IMF managing director Christine Lagarde says failure to raise the US debt ceiling would be a far worse threat to the global economy than the current shutdown.
The shutdown is due to a budget standoff between President Barack Obama and Congress.
But a worse problem looms: the US will run out of money if there is no agreement to raise the borrowing limit.
Ms Lagarde's comments were echoed by the US Treasury.
It says a debt default could lead to a financial crisis as bad as 2008 or worse.
Mr Obama emphasised that gloomy message in a separate speech on Thursday.
"As reckless as a government shutdown is, as many people as are being hurt by a government shutdown, an economic shutdown that results from default would be dramatically worse," he said.
Mr Obama and congressional leaders have been in political deadlock for days, which has had the effect of freezing non-essential US government functions.
The US government closed non-essential operations on Tuesday after Congress failed to strike a deal on a new budget.
The shutdown has left more than 700,000 employees on unpaid leave and closed national parks, tourist sites, government websites, office buildings, and more.
For US economic watchers, a widely tracked indicator - the monthly US jobs report - has been delayed due to the shutdown, it was announced on Thursday.
However, while this budget crisis rages in Washington DC, another, more dangerous, one looms in the coming weeks.
On 17 October, the US government will run out of cash to pay its bills - unless the debt ceiling is raised.
In a speech looking ahead to a decade of challenges for the world economy, Ms Lagarde said that the US government needed to fix its finances for the long term.
She said it was "mission critical" that the US agrees a new debt ceiling.
But as she has often said before, there should not be too much change in the short term because that could undermine the economic recovery.
On the prospects for the world economy in general terms Ms Lagarde was cautiously positive.
She added that, although the global economic outlook remained subdued, there were signs that growth was looking up and financial stability returning.
She said not only was the US picking up steam, but the Eurozone was too, with a growth forecast of 1% next year. Even Japan, she said, was beginning to improve - albeit all three areas needed to make policy changes.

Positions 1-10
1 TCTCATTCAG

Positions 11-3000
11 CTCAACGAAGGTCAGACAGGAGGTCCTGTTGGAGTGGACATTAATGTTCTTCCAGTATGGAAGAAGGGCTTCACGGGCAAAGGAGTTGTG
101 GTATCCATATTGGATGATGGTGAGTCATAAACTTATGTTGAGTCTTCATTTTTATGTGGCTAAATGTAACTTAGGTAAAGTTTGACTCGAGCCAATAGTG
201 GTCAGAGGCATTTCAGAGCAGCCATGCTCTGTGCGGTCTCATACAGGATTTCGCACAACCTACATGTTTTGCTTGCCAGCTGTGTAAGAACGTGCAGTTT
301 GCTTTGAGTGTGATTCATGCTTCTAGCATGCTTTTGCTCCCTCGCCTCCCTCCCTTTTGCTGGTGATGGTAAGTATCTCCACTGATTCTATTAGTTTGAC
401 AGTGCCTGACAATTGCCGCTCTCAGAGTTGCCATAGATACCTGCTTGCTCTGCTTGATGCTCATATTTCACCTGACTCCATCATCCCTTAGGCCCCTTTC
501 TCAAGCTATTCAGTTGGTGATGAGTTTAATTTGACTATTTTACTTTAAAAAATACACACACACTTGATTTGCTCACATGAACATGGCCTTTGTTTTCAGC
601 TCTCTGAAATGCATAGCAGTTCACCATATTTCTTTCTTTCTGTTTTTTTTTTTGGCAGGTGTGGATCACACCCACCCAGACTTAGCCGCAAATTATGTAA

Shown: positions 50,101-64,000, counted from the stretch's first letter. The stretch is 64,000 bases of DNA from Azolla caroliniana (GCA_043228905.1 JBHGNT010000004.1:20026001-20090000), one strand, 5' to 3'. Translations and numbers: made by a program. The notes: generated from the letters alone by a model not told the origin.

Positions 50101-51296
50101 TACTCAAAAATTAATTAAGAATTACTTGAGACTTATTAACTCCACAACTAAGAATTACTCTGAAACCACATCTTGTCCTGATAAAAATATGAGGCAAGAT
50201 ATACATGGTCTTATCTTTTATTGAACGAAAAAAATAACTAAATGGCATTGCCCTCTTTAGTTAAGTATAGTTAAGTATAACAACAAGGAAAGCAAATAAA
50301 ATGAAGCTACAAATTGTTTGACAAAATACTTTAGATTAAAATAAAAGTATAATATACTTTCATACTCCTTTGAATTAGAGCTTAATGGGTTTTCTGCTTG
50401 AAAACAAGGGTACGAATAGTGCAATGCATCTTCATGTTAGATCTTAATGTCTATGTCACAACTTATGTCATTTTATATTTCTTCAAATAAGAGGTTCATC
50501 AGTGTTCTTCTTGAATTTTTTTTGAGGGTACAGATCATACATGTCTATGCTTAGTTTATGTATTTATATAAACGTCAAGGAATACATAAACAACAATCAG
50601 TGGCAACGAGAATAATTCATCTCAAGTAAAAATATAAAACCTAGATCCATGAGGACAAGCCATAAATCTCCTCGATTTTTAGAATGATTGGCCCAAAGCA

The IMF's latest economic forecasts will be released in a few days and will give a more detailed view of global economic health and prospects.
'End this shutdown right now'
To ensure that the shutdown impasse does not bleed into negotiations over the debt ceiling, Mr Obama used his speech to call on the speaker of the House of Representatives, John Boehner, to bring a spending bill to a vote.
"Take a vote, stop this farce, and end this shutdown right now," implored Mr Obama, speaking from the floor of a construction business that has been hurt by the shutdown.
Mr Obama added that in his view, unlike budget battles of the past, the shutdown was not about ideological differences relating to how much the federal government should be spending - noting deficits have been falling at their fastest pace in 60 years.
"This not about spending and this is not about fiscal responsibility, this whole thing is about one thing: the Republican obsession with dismantling the Affordable Care Act," he said, citing his signature domestic legislative achievement, which expands health care coverage for millions of Americans.
Impact 'more than a generation'
In its report, the US Treasury warned: "A default would be unprecedented and has the potential to be catastrophic."
"Credit markets could freeze, the value of the dollar could plummet, US interest rates could skyrocket, the negative spillovers could reverberate around the world, and there might be a financial crisis and recession that could echo the events of 2008 or worse."
The report said that if this were to happen, the impact could last for "more than a generation."
Already, the cost of US borrowing in the short term has increased.
Essentially, the US government is paying less to borrow for six months than it is paying to borrow for one month - an indication that investors are worried about the near-term prospects of a US debt default on 17 October, which would put the security of one-month Treasury bonds in doubt.
Some bank analysts have termed the next month the "debt ceiling danger zone".
Traditionally, investors view this as an "inverted yield curve" which is typically viewed as a harbinger of a recession.
The current shutdown is costing the US economy an estimated $300m a day.
According to Goldman Sachs, it could shave as much as 0.2% from GDP each week the government is closed.